Intersection of §112 2¶2 validity and §102 anticipation: In response to Halliburton's arguments that a determination of whether the claim reads on the prior art 12.1 SF fluid should be reserved for a validity analysis under §102, the Fed. Cir. disagreed, holding that a evaluation of a claim's definiteness can include a determination as to whether the patent expressly or at least clearly differentiates itself from specific prior art. Stated the court: “Such differentiation is an important consideration in the definiteness inquiry because in attempting to define a claim term, a person of ordinary skill is likely to conclude that the definition does not encompass that which is expressly distinguished as prior art.”

Functional claim limitations: The Fed. Cir. gave the following advice when dealing with functional claim limitations:

When a claim limitation is defined in purely functional terms, the task of determining whether that limitation is sufficiently definite is a difficult one that is highly dependent on context (e.g., the disclosure in the specification and the knowledge of a person of ordinary skill in the relevant art area). We note that the patent drafter is in the best position to resolve the ambiguity in the patent claims, and it is highly desirable that patent examiners demand that applicants do so in appropriate circumstances so that the patent can be amended during prosecution rather than attempting to resolve the ambiguity in litigation.

A patent drafter could resolve the ambiguities of a functional limitation in a number of ways. For example, the ambiguity might be resolved by using a quantitative metric (e.g., numeric limitation as to a physical property) rather than a qualitative functional feature. The claim term might also be sufficiently definite if the specification provided a formula for calculating a property along with examples that meet the claim limitation and examples that do not. See Oakley, Inc. v. Sunglass Hut Int’l, 316 F.3d 1331, 1341 (Fed. Cir. 2003).

An additional blurb on this case is provided in the procedural matters section.

Patent must enable "full scope of the claims" (03/22/07)

In Liebel-Flarsheim v. Medrad 9), the Fed. Cir. held that claims are not enabled even though a preferred embodiment is clearly enabled if the claims also read on non-enabled embodiments, in particular where the non-enabled embodiments requires a significant amount of experimentation to practice the non-enabled embodiment as evidenced by the specification teaching away from the non-enabled embodiments. The court distinguished Spectra-Physics noting that, while the court invalidated the claims in that case based on best mode but found a single disclosed attachment technique was sufficient to enable other attachment techniques within the scope of the claims, the other attachment techniques were well known in the art. With regard to a second claim asserted by Liebel, the court found the broad interpretation asserted by Liebel, which the Fed. Cir., in an earlier decision agreed with, was anticipated by an earlier patent by Medrad.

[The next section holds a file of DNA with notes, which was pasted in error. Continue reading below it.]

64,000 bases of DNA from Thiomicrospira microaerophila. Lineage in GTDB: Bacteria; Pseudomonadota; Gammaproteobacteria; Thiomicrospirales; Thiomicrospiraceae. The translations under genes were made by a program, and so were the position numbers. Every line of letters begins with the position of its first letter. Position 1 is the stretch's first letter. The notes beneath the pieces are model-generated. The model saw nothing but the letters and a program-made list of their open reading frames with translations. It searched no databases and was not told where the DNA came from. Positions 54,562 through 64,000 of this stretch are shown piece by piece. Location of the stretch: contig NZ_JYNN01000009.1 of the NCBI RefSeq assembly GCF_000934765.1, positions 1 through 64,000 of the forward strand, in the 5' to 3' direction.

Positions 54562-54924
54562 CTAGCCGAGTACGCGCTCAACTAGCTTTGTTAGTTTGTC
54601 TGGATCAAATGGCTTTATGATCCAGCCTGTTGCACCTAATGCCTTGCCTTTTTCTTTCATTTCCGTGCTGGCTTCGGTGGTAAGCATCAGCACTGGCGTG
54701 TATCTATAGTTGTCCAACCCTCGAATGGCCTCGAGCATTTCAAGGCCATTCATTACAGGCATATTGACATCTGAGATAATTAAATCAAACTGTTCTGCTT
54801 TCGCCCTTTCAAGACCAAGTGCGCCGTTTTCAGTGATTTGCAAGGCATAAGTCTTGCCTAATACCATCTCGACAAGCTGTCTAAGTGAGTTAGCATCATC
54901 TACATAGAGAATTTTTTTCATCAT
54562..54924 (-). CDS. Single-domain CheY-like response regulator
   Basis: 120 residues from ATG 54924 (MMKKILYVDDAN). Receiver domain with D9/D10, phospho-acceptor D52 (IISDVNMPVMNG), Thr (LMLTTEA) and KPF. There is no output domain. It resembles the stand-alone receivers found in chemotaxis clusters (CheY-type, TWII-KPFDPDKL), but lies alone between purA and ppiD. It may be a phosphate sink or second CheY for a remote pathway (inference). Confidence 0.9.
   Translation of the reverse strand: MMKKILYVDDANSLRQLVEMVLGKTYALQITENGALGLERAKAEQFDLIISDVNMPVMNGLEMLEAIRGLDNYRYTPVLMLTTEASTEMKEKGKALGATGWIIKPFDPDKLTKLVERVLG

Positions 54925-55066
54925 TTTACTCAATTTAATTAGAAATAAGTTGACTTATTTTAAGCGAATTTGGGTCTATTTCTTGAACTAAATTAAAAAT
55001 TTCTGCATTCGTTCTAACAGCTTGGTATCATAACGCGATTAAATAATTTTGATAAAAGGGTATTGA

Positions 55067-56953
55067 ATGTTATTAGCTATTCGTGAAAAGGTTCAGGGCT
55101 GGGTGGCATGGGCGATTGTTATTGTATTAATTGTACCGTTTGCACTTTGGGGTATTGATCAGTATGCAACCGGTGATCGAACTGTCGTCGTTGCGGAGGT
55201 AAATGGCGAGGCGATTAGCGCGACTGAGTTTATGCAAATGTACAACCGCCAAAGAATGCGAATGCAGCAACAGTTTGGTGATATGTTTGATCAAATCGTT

Fed. Cir. favors PTO on §112 first paragraph rejection (07/08/07)

MPEP 2163.04 I B. (in part):

In rejecting a claim, the examiner must set forth express findings of fact which support the lack of written description conclusion. . . . These findings should . . . (B) Establish a prima facie case by providing reasons why a person skilled in the art . . . would not have recognized that the inventor was in possession of the invention as claimed. . . . A simple statement such as “Applicant has not pointed out where the new (or amended) claim is supported, nor does there appear to be a written description of the claim limitation ___ in the application as filed.” may be sufficient where the claim is a new or amended claim, the support for the limitation is not apparent, and applicant has not pointed out where the limitation is supported.*

*emphasis added

In Hyatt v. Dudas, the Fed. Cir. reversed the lower court's ruling that the PTO failed to make out a prima facie rejection under 35 U.S.C. §112, first paragraph. During prosecution of a continuation application with a family lineage going back decades, Hyatt withdrew all pending claims and submitted 1,100 new claims directed to various combinations of disclosed elements. The examiner initially rejected a representative sample of the claims for failing the written description requirement because while each individual element was disclosed in that specification, nowhere did Hyatt specify the particular configurations or combinations of elements claimed. The Fed. Cir. reversed holding “that § 2163.04(I)(B) [of the MPEP] as written is a lawful formulation of the prima facie standard for a lack of written description rejection.”

Claim invalidated under 35 U.S.C. §112 ¶4 (08/03/06)

In Pfizer, Inc., et al. v. Ranbaxy Laboratories, Limited, et al., Pfizer asserts claim 6, reading, “The hemicalcium salt of the compound of claim 2.” The court noted that 35 U.S.C. §112 4 states:

“Subject to the following paragraph [concerning multiple dependent claims], a claim in dependent form shall contain a reference to a claim previously set forth and then specify a further limitation of the subject matter claimed. A claim in dependent form shall be construed to incorporate by reference all the limitations of the claim to which it refers.”

Stated the court: Ranbaxy correctly argues that claim 6 fails to “specify a further limitation of the subject matter” of the claim to which it refers because it is completely outside the scope of claim 2. We must therefore reverse the district court with respect to this issue and hold claim 6 invalid for failure to comply with § 112, 4.”

1) Ariad, 560 F.3d at 1369
2) Schriber-Schroth Co. v. Cleveland Trust Co., 305 U.S. 47 (1938)
3) 89 U.S. (22 Wall.) 1 (1874)
4) Festo Corp. v. Shoketsu Kinzoku Kogyo Kabushiki Co., 535 U.S. 722, 736 (2002)
5) citing Medrad v. MRI Devices, 401 F.3d 1313, 1319 (Fed. Cir. 2005)
6) 424 F.3d 1336 (Fed. Cir. 2005)
7) 417 F.3d 1342, 1347 (Fed. Cir. 2005)
8) 349 F.3d 1373, 1384 (Fed. Cir. 2003)